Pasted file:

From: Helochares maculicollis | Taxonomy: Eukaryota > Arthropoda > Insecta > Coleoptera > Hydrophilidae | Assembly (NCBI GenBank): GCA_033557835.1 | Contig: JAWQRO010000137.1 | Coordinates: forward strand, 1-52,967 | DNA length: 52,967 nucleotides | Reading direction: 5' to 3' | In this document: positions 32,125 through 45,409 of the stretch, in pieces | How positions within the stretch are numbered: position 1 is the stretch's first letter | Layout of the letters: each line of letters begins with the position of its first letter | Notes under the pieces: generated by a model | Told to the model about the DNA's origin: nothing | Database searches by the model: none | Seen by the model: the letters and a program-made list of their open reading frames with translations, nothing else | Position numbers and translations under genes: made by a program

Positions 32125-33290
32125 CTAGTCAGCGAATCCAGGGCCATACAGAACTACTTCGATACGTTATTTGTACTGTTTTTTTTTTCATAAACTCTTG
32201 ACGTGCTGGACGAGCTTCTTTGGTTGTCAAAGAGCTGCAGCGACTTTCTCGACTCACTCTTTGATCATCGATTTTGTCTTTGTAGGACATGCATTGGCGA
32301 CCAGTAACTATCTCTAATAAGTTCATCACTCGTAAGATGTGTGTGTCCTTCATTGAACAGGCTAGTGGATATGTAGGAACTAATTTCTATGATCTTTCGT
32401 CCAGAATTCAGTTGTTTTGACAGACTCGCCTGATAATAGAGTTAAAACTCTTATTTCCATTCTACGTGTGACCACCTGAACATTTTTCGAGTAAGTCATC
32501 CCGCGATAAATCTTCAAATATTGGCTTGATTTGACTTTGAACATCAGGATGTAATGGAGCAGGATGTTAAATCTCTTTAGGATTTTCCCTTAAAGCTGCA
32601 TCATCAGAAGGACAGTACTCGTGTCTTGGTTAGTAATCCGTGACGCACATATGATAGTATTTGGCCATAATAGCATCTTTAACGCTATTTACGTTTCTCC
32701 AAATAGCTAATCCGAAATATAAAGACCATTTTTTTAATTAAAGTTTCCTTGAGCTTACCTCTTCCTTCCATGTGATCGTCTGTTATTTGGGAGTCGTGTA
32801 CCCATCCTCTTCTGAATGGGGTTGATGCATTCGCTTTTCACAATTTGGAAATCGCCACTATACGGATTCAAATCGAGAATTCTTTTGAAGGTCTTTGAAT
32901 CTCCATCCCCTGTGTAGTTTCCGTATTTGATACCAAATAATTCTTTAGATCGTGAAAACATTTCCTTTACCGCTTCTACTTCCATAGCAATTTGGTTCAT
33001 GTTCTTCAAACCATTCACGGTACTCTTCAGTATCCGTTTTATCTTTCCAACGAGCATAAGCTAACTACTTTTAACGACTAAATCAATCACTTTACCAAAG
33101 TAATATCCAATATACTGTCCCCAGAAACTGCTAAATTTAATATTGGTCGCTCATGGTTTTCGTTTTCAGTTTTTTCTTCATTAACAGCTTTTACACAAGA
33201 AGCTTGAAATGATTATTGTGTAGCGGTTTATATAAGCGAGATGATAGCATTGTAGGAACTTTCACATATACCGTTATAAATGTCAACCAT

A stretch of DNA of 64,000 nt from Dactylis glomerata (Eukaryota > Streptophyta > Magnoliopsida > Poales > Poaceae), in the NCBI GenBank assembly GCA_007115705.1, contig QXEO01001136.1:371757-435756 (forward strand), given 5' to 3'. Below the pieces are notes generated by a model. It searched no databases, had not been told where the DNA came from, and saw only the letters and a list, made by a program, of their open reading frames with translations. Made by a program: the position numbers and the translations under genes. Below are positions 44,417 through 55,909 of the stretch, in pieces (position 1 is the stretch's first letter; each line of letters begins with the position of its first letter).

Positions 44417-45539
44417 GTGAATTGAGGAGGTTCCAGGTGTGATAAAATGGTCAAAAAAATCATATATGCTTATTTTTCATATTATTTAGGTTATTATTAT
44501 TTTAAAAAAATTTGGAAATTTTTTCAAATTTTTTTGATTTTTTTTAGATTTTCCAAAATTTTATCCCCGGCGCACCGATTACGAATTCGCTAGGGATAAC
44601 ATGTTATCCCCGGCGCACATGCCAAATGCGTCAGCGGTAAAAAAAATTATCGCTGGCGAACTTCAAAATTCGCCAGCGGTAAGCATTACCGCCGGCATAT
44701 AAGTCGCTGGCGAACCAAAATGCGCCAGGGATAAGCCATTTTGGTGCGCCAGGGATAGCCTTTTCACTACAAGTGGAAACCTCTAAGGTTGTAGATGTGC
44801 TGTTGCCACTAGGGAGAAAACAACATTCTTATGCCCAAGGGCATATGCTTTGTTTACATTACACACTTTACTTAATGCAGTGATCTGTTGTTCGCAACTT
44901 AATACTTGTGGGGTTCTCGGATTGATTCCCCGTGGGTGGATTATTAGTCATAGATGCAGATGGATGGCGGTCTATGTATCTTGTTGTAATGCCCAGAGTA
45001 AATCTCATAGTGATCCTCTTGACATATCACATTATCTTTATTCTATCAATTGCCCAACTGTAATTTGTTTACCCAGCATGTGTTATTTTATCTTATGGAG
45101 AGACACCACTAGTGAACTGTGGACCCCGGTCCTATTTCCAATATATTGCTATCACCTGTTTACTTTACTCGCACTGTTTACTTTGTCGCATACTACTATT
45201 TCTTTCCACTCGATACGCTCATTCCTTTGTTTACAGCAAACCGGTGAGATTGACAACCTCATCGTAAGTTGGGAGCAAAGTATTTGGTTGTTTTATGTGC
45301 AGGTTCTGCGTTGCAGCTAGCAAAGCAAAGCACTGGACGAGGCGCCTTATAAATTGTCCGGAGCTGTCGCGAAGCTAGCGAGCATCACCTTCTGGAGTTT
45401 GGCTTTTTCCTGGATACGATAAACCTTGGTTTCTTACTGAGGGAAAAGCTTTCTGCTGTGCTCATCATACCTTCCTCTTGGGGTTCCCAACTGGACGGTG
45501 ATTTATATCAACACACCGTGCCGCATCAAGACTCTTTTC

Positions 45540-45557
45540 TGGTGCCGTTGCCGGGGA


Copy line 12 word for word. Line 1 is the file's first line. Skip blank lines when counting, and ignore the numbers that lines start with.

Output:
33001 GTTCTTCAAACCATTCACGGTACTCTTCAGTATCCGTTTTATCTTTCCAACGAGCATAAGCTAACTACTTTTAACGACTAAATCAATCACTTTACCAAAG